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Definition and validation of a custom protocol to detect miRNAs in the spent media after blastocyst culture: searching for biomarkers of implantation

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Danilo Cimadomo, Laura Rienzi, Adriano Giancani, Erminia Alviggi, Ludovica Dusi, Rita Canipari, Laila Noli, Dusko Ilic, Yacoub Khalaf, Filippo Maria Ubaldi, Antonio Capalbo

Original languageEnglish
Pages (from-to)1746-1761
Number of pages16
JournalHuman reproduction (Oxford, England)
Volume34
Issue number9
DOIs
Publication statusPublished - 29 Sep 2019

King's Authors

Abstract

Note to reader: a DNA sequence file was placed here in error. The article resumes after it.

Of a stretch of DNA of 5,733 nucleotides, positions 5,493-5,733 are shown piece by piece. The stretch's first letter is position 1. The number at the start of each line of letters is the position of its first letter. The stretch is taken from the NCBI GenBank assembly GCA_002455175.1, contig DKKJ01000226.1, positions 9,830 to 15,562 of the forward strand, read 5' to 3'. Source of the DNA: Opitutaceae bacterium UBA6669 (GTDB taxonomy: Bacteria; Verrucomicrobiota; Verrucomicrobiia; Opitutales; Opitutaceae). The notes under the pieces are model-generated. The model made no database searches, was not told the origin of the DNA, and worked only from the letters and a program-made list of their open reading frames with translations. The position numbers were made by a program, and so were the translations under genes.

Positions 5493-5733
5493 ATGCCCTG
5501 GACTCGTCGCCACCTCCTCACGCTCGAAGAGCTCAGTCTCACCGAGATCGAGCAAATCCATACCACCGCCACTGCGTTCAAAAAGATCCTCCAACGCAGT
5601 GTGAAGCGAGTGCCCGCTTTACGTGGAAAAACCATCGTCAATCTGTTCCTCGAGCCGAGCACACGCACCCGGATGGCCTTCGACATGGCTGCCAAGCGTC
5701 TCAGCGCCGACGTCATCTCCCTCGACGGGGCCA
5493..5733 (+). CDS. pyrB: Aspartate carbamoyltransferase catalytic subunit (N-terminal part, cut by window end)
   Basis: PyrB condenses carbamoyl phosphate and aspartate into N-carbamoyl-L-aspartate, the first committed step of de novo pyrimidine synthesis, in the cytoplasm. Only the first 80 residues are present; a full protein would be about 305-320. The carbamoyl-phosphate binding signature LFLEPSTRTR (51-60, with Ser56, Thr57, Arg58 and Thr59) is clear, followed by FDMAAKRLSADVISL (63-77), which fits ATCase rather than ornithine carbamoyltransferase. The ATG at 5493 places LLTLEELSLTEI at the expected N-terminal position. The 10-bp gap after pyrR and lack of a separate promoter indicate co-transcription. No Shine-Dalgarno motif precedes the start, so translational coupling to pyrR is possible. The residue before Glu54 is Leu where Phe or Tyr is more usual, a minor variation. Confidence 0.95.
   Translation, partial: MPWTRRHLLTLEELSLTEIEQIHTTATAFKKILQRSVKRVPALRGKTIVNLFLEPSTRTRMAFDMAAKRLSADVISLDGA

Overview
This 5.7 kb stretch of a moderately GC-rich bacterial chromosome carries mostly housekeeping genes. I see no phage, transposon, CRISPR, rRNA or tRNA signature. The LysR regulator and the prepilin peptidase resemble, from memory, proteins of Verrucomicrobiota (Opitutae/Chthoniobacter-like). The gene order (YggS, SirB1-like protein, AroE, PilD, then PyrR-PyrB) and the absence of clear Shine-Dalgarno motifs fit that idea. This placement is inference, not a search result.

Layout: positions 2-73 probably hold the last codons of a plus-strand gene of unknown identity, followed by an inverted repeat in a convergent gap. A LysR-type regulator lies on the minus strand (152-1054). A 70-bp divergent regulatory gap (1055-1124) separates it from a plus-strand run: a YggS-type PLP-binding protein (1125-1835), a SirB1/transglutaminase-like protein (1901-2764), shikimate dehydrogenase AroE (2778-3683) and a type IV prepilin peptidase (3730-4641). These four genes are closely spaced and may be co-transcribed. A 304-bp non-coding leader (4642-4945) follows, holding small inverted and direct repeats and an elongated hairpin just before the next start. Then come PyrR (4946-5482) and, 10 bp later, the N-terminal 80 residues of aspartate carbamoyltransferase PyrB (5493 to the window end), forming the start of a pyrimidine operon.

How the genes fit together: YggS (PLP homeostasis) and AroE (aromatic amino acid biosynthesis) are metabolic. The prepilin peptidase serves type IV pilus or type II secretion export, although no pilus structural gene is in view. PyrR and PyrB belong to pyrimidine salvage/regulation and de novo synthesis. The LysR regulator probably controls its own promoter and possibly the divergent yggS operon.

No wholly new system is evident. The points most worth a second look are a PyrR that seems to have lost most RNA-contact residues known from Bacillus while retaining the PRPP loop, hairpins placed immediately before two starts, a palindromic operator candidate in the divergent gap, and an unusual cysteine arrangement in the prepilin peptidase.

STUDY QUESTION: Can miRNAs be reliably detected in the spent blastocyst media (SBM) after IVF as putative biomarkers of the implantation potential of euploid embryos? SUMMARY ANSWER: Adjustment of the data for blastocyst quality and the day of full-expansion hinders the predictive power of a fast, inexpensive, reproducible and user-friendly protocol based on the detection of 10 selected miRNAs from SBM. WHAT IS KNOWN ALREADY: Euploidy represents so far the strongest predictor of blastocyst competence. Nevertheless, ~50% of the euploid blastocysts fail to implant. Several studies across the years have suggested that a dialogue exists between the embryo and the endometrium aimed at the establishment of a pregnancy. MicroRNAs have been proposed as mediators of such a dialogue and investigated in this respect. Several expensive, time-consuming and complex protocols have been adopted and promising results have been produced, but conclusive evidence from large clinical studies is missing. STUDY DESIGN, SIZE, DURATION: This study was conducted in two phases from September 2015 to December 2017. In Phase 1, the human blastocyst miRNome profile was defined from the inner cell mass (ICM) and the corresponding whole-trophectoderm (TE) of six donated blastocysts. Two different protocols were adopted to this end. In parallel, 6 pools of 10 SBM each were run (3 from only implanted euploid blastocysts, IEBs; and 3 from only not-implanted euploid blastocysts, not-IEBs). A fast, inexpensive and user-friendly custom protocol for miRNA SBM profiling was designed. In Phase 2, 239 SBM from IEB and not-IEB were collected at three IVF centres. After 18 SBM from poor-quality blastocysts were excluded from the analysis, data from 107 SBM from not-IEB and 114 from IEB were produced through the previously developed custom protocol and compared. The data were corrected through logistic regressions. PARTICIPANT/MATERIALS, SETTINGS, METHODS: Donated blastocysts underwent ICM and whole-TE isolation. SBM were collected during IVF cycles characterized by ICSI, blastocyst culture in a continuous media, TE biopsy without zona pellucida opening in Day 3, quantitative PCR (qPCR)-based aneuploidy testing and vitrified-warmed single euploid embryo transfer. Not-IEB and IEB were clustered following a negative pregnancy test and a live birth, respectively. The Taqman Low Density Array (TLDA) cards and the Exiqon microRNA human panel I+II qPCR analysis protocols were adopted to analyse the ICM and whole-TE. The latter was used also for SBM pools. A custom protocol and plate was then designed based on the Exiqon workflow, validated and finally adopted for SBM analysis in study Phase 2. This custom protocol allows the analysis of 10 miRNAs from 10 SBM in 3 hours from sample collection to data inspection. MAIN RESULTS AND ROLE OF THE CHANCE: The TLDA cards protocol involved a higher rate of false positive results (5.6% versus 2.8% with Exiqon). There were 44 miRNAs detected in the ICM and TE from both the protocols. One and 24 miRNAs were instead detected solely in the ICM and the TE, respectively. Overall, 29 miRNAs were detected in the pooled SBM: 8 only from not-IEB, 8 only from IEB and 13 from both. Most of them (N = 24/29, 82.7%) were also detected previously in both the ICM and TE with the Exiqon protocol; two miRNAs (N = 2/29, 6.9%) were previously detected only in the TE, and three (N = 3/29, 10.3%) were never detected previously. In study Phase 2, significant differences were shown between not-IEB and IEB in terms of both miRNA detection and relative quantitation. However, when the data were corrected for embryo morphology and day of full development (i.e. SBM collection), no significant association was confirmed. LIMITATIONS, REASONS FOR CAUTION: This study did not evaluate specifically exosomal miRNAs, thereby reducing the chance of identifying the functional miRNAs. Ex-vivo experiments are required to confirm the role of miRNAs in mediating the dialogue with endometrial cells, and higher throughput technologies need to be further evaluated for miRNA profiling from clinical SBM samples. WIDER IMPLICATIONS OF THE FINDINGS: Although no clinical predictive power was reported in this study, the absence of invasiveness related with SBM analysis and the evidence that embryonic genetic material can be reliably detected and analysed from SBM make this waste product of IVF an important source for further investigations aimed at improving embryo selection. STUDY FUNDING/COMPETING INTEREST(S): This project has been financially supported by Merck KgaA (Darmstadt, Germany) with a Grant for Fertility Innovation (GFI) 2015. The authors have no conflict of interest to declare related with this study.None.

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